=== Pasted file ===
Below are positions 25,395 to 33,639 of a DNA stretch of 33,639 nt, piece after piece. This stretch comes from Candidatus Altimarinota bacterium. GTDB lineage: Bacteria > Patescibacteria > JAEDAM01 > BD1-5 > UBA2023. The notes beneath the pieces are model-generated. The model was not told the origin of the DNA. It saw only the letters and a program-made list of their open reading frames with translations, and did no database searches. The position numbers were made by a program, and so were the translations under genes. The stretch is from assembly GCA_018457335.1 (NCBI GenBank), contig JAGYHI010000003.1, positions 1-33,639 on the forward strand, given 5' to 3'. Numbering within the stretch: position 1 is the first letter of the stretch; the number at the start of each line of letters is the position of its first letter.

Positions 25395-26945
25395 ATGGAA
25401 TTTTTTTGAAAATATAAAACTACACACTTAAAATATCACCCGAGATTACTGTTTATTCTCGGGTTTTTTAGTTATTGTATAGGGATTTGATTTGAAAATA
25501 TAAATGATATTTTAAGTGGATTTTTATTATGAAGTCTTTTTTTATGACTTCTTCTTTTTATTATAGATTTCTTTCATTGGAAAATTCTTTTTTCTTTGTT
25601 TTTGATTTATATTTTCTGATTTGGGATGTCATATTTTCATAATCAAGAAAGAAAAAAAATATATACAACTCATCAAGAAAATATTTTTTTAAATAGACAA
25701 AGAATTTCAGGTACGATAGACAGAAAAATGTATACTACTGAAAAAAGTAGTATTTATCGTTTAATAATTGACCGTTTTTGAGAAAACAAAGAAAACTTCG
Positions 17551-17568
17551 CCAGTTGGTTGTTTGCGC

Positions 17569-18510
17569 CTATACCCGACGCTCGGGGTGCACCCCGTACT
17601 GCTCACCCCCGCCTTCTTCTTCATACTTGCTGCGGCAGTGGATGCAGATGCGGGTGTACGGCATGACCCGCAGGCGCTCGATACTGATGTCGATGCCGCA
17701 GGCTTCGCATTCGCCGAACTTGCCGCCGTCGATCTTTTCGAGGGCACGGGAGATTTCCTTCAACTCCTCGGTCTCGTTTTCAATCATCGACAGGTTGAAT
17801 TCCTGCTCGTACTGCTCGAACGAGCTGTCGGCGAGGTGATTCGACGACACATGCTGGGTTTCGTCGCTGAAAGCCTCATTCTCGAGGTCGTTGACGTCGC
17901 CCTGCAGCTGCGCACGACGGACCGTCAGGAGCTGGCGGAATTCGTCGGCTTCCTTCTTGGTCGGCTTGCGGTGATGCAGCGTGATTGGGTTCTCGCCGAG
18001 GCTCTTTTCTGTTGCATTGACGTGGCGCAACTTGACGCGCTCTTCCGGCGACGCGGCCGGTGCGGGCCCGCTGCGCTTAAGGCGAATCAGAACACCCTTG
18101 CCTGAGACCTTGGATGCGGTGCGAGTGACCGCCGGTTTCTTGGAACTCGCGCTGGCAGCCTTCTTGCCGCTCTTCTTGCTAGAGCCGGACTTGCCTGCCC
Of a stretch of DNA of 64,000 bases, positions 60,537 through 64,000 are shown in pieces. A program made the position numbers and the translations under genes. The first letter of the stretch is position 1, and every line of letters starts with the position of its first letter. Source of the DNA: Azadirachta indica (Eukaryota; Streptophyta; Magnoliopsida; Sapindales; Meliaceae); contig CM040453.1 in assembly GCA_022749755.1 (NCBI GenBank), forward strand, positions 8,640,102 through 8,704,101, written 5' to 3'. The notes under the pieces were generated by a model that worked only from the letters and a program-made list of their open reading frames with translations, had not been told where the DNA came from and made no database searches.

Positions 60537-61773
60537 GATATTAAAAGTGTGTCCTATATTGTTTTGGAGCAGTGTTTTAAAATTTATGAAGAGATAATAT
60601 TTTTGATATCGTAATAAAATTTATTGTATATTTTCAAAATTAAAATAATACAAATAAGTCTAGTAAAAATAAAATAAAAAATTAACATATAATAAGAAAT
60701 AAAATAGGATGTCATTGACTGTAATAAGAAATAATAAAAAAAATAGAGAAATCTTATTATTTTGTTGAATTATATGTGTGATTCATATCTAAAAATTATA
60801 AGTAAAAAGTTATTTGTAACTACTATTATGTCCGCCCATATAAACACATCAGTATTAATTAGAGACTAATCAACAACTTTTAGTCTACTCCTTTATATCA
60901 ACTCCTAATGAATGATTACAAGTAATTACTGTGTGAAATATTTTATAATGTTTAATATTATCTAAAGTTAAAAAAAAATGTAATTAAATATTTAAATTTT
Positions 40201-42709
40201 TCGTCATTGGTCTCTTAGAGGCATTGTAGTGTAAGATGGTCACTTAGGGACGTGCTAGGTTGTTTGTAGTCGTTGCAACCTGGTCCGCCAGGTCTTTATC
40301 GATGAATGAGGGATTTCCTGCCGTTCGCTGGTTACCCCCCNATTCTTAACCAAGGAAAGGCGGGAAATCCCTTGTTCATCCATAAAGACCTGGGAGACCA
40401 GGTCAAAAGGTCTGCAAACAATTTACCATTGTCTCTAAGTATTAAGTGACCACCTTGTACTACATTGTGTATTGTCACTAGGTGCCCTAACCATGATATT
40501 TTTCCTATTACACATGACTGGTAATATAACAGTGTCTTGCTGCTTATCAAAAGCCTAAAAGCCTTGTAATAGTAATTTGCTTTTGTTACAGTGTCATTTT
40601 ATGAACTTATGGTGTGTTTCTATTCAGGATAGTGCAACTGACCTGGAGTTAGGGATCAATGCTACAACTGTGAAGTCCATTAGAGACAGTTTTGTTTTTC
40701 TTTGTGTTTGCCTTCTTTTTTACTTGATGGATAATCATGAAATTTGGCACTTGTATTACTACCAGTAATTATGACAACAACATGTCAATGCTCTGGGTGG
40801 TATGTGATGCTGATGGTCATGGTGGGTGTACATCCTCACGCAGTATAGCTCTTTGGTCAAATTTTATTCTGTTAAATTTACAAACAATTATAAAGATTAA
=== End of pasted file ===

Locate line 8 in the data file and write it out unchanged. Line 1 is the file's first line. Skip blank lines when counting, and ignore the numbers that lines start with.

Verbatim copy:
Positions 17551-17568